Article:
Do you recall all the closures in White River National Forest because of last year's Grizzly Creek Fire? Well, as of tomorrow, Thursday, April 1, 2021, those closures will be lifted.

Are you ready to hit the trails? In addition to COVID-19, the Grizzly Creek Fire put a real damper on our outdoor fun in Colorado. Fortunately, tomorrow is a new month, and it's time to get back in action.

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According to vaildaily.com, the U.S. Forest Service announced yesterday afternoon all closures in the White River National Forest caused by the Grizzly Creek Fire would be lifted as of Thursday.

Before we go any further, here's a piece of trivia.

Were you aware the White River National Forest is the most visited national forest in the united states? It features 10 mountain peaks over 14,000 feet, 2,500 miles of trails, and 11 ski resorts.

Which closures will be lifted?

According to the National Forest Service webpage, the full closure of the approximately 33,000 acres specifically burned by the Grizzly Creek Fire will be lifted, including:

  • Jessie Weaver/No Name trail
  • Grizzly Creek trail
  • areas south of Coffee Pot Road

In addition, boat access through Glenwood Canyon will reopen, including:

  • Shoshone boat ramp
  • Grizzly Creek boat ramp

I've already seen more than a few people on the Colorado River. If you want to get in the freezing water... you go ahead and have fun with that.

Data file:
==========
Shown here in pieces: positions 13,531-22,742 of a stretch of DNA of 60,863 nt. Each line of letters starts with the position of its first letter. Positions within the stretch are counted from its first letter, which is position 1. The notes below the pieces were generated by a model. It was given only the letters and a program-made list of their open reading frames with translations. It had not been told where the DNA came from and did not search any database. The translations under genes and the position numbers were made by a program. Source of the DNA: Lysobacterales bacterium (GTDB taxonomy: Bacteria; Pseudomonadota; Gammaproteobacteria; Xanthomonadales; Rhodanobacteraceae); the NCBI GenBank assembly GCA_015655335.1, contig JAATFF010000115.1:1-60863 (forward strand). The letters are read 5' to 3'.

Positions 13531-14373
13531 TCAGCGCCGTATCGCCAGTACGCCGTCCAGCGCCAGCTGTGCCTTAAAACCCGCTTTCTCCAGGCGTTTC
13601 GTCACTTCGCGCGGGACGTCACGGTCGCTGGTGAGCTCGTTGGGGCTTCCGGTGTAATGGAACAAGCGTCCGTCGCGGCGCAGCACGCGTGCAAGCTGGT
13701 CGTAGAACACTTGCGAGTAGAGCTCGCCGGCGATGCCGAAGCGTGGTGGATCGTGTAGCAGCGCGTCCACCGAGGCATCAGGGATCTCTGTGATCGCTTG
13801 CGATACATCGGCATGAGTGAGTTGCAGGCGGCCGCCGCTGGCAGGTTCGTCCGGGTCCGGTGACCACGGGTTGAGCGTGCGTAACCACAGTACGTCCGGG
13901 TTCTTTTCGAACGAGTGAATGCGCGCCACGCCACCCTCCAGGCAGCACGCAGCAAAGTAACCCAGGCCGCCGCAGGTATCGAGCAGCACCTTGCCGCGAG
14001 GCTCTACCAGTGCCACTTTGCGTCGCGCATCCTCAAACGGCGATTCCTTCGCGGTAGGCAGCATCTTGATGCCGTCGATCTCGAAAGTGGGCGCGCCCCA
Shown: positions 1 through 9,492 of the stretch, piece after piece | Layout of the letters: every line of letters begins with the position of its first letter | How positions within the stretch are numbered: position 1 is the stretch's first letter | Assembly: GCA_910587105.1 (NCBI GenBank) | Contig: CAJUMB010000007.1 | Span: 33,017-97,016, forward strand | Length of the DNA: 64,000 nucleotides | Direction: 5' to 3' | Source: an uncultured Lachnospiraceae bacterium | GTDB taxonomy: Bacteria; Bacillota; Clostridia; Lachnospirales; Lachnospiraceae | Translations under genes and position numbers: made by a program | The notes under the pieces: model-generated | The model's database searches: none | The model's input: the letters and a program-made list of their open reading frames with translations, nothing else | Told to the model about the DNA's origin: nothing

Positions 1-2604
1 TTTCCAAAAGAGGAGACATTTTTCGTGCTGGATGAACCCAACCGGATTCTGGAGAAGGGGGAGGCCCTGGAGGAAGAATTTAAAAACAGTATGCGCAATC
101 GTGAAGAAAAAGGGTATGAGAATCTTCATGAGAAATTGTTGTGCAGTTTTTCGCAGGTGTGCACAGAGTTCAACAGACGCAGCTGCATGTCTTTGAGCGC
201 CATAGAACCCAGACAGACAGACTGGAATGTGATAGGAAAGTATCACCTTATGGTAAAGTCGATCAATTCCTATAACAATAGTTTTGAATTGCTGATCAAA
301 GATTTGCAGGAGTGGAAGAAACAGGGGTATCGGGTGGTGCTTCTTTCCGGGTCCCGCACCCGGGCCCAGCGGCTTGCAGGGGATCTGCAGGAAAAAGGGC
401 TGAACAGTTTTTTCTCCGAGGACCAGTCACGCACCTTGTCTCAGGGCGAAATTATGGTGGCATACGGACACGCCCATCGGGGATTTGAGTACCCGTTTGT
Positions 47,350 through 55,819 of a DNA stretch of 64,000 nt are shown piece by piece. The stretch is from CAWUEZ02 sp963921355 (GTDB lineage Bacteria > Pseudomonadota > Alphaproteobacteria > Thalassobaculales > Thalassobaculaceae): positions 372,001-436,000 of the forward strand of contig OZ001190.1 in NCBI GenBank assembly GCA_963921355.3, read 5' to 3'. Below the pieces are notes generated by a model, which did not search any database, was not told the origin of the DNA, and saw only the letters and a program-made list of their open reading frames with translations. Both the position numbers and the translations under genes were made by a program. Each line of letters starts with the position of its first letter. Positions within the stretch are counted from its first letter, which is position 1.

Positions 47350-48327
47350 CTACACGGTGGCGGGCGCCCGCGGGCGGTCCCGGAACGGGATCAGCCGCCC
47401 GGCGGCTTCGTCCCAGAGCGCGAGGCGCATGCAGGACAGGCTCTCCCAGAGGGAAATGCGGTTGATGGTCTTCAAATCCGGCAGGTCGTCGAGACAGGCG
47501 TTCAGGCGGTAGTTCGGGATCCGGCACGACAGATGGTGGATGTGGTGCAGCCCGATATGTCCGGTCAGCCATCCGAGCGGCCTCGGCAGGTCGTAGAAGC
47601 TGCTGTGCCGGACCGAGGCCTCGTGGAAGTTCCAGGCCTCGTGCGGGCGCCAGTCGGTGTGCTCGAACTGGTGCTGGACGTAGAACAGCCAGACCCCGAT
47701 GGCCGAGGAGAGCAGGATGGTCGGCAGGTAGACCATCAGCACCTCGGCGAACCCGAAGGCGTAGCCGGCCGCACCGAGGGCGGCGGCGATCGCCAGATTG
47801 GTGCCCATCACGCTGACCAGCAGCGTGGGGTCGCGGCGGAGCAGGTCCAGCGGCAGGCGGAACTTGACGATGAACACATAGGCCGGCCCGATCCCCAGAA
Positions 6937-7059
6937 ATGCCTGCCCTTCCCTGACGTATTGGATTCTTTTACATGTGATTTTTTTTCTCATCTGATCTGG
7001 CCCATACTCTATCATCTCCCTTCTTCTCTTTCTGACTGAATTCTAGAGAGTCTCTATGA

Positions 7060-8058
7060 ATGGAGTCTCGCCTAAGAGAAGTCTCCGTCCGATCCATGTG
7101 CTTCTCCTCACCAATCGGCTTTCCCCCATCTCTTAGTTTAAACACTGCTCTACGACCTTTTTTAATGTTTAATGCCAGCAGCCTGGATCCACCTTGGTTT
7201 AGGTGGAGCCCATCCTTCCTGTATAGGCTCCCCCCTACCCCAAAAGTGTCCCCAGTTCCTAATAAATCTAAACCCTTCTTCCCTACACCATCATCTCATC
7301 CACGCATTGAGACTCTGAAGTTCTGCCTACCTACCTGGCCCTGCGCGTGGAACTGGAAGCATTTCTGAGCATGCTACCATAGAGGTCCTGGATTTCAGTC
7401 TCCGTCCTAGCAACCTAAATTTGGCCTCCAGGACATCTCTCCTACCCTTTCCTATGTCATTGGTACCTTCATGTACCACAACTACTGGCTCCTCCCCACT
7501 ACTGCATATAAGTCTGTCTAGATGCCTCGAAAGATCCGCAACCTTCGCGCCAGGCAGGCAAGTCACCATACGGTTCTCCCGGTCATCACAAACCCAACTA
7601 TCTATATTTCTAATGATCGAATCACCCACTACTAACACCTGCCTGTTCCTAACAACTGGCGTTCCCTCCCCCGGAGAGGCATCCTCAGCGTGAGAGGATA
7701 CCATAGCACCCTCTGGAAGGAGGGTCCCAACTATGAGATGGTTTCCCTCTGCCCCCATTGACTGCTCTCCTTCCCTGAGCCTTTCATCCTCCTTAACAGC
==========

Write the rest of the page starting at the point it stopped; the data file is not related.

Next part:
What about seasonal closures?

Keep in mind, there are various Forest Service road closures in place this time of year. Those will remain in effect.

Looking back on the Grizzly Creek Fire nightmare of 2020.

It's hard to believe, but it was clear back on August 10 when the fire started. It shut down I-70 for a couple of weeks, not to mention various forms of recreation in the fire's area.

The fire was declared "contained" on December 18, 2020. When it was all said and done, a total of 33,000 acres were burned.

Before you head that way...

The National Forest Service reminds you to stay sharp in areas with burn damage. Be aware of the higher risks associated with hazard trees, rock fall, and debris flow.

WORTH THE TRIP: Take the Amazing Hike at Rifle Falls

 

Photos: 10 Reminders to Leave No Trace in Colorado